How to Recycle Your Christmas Tree

The New York Times

This article originally appeared in The New York Times, on December 28, 2018

By Steph Yi

Twinkling pine, spruce and fir trees bring holiday cheer to homes around the world. But with the end of festivities comes the not-so-jolly chore of disrobing and discarding these unwieldy house guests.

You don’t want your Christmas tree to end up in a landfill, where it will take forever to decompose. So what’s the most responsible way to get rid of a Christmas tree?

Take a minute to search the internet for what your town recommends, or call your local trash haulers. Many communities will collect Christmas trees curbside for two or three weeks after the holidays.

Not only is this method most efficient (better to have a few garbage trucks driving around than a bunch of individual cars), but municipalities often use the trees for parks or habitat restoration, piling them into barriers against soil erosion or sinking them into ponds to provide habitat for fish. Some beachside towns use Christmas trees to rebuild sand dunes, a tactic that came in handy after Hurricane Sandy.

In New York City, the Department of Sanitation will collect your tree for mulching and “treecycling” from Jan. 2 through 12. Another option is to haul your tree to a MulchFest event, where you can watch it get chipped and bring home a bag of mulch.

Before you drag your shrub to the curb, make sure to strip the lights, ornaments and tinsel. If you wrap the tree in a plastic bag to get it out of the house, take the wrap off once it’s outside.

“If you leave anything on, the whole thing is garbage,” said Friday Apaliski, a sustainability coach based in San Francisco. Metal or plastic on trees can also damage choppers, and potentially harm people running that machinery, she added.

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Try to find a friend with a wood chipper who can shred your tree for you. “It makes wonderful compost,” said Todd Larsen, executive co-director of Green America, an environmental nonprofit based in Washington D.C.

Alternatively, visit Earth911 and search your ZIP code for places that recycle Christmas trees. Many Home Depots, Boy Scout troops or local nonprofits will take Christmas trees at no cost.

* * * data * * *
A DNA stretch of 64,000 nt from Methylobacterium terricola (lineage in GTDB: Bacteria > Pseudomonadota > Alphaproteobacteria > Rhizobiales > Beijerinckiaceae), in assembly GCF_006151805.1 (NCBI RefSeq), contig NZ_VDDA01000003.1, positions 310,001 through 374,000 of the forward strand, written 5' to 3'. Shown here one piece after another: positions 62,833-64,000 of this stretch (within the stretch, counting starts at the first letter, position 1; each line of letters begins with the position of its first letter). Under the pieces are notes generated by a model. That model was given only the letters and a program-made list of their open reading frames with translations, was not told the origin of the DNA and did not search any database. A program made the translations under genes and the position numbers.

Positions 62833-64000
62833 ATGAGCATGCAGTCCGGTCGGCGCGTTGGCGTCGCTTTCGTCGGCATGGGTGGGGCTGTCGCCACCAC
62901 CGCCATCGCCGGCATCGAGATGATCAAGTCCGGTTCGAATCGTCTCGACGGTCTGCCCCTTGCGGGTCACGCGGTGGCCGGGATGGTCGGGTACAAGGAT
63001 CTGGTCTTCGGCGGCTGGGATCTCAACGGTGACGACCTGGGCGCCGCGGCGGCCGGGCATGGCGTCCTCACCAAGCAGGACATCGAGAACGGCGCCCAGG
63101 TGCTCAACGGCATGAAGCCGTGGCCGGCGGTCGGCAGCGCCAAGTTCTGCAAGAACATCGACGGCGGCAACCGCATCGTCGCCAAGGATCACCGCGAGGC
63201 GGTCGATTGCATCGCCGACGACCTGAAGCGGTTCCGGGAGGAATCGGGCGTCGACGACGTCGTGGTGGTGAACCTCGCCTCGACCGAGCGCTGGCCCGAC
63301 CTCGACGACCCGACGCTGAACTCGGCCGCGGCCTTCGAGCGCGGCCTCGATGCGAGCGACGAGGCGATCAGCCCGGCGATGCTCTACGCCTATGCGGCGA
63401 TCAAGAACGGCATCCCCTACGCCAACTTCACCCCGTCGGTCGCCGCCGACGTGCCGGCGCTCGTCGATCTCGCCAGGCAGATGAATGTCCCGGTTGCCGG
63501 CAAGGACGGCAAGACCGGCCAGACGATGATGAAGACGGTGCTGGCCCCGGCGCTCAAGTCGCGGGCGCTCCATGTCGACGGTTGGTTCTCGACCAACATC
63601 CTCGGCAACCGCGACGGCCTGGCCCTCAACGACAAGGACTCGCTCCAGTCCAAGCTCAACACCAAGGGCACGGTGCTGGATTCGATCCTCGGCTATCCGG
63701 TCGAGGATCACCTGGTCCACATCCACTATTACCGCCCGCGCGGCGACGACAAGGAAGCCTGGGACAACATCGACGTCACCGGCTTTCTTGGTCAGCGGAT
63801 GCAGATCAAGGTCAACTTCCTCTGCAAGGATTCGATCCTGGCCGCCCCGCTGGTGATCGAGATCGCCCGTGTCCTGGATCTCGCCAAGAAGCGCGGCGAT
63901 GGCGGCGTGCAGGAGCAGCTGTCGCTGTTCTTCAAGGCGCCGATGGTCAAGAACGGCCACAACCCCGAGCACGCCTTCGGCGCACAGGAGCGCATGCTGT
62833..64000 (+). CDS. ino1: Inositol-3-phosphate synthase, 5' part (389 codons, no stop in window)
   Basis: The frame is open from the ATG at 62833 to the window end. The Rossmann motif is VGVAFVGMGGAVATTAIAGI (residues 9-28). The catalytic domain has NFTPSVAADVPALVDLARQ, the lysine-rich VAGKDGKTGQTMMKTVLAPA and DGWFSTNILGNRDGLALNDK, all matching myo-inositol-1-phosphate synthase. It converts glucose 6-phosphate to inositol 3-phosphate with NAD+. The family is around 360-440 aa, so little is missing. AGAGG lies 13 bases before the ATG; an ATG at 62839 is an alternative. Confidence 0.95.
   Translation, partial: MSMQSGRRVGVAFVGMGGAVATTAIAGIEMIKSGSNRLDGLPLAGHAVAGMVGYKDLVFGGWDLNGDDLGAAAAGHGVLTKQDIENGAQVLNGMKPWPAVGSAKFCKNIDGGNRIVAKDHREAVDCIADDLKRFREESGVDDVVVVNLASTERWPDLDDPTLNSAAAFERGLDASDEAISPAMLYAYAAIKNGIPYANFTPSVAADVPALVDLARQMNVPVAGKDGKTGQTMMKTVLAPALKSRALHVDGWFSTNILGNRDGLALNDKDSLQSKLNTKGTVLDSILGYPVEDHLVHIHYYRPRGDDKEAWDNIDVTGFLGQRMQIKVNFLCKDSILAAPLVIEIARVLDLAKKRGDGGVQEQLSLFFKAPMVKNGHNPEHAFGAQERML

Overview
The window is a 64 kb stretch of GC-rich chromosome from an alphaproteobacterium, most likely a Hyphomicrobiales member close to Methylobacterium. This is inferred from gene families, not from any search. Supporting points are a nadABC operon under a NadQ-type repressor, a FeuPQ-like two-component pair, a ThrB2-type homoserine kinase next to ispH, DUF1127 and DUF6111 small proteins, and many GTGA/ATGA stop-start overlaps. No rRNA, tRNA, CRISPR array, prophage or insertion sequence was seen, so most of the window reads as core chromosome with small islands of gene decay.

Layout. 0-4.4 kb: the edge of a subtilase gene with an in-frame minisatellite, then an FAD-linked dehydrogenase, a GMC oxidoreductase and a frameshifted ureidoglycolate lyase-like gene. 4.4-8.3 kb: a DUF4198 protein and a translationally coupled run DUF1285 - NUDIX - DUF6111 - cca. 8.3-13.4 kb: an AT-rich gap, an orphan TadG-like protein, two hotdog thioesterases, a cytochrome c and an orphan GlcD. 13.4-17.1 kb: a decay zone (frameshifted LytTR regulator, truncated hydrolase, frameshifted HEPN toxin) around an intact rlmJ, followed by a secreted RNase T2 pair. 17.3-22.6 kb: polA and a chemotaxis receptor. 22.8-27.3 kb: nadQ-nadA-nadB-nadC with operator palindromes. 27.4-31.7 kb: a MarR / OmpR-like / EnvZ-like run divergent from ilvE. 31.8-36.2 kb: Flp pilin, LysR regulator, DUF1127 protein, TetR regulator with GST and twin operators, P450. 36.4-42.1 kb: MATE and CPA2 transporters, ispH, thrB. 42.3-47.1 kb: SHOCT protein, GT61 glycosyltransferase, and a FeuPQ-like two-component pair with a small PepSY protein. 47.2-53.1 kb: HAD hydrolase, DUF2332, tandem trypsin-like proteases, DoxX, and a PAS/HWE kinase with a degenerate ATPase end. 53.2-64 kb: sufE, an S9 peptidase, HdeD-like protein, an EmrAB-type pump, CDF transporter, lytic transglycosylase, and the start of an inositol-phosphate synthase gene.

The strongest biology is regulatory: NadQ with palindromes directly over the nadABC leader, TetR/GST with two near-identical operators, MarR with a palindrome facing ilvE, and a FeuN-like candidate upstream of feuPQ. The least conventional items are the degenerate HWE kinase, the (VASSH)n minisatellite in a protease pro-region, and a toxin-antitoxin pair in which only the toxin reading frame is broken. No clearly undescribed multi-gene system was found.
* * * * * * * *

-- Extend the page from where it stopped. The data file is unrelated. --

Another good place to check is your local zoo or animal sanctuary, which might want trees for animal enrichment or food. One Michigan petting zoo, for instance, wants to turn your Christmas tree into a nutritious snack for its twin goats, Bubba and Gump.

If you’re feeling crafty, you can recycle parts of your tree to make wreaths, candles, coasters and fragrant sachets.

Finally, if you live in a rural area, you can simply put your tree out on your land and “return it to nature,” said Eric A. Goldstein, a lawyer for the Natural Resources Defense Council. Trees fall on their own all the time and become good habitat for birds, rodents and other wildlife.

The big no-no is to chuck your tree in a bag and have it go to the landfill.

Landfills are packed so tightly that there’s no oxygen, which organic materials need to decompose, said Jessica Davis, the director of the IUPUI Office of Sustainability in Indianapolis. Also, the lack of oxygen means that when your Christmas tree finally does decompose, it will release methane, a far more potent greenhouse gas than carbon dioxide.

It’s not great to burn your tree either, Mr. Larsen said. Sap and dried needles tend to crackle, pop and explode when they burn. Moreover, fir, pine and spruce trees contain a highly flammable tar called creosote, which produces soot and can lead to chimney fires.

Many experts agree that buying a cut tree (particularly from a local, organic farm) and recycling it is better than using an artificial tree, which can’t be recycled at the end of its life. But even better than a cut tree is a live tree that can be replanted in your yard or donated to a nearby park. Some places even rent living trees that can be returned after Christmas.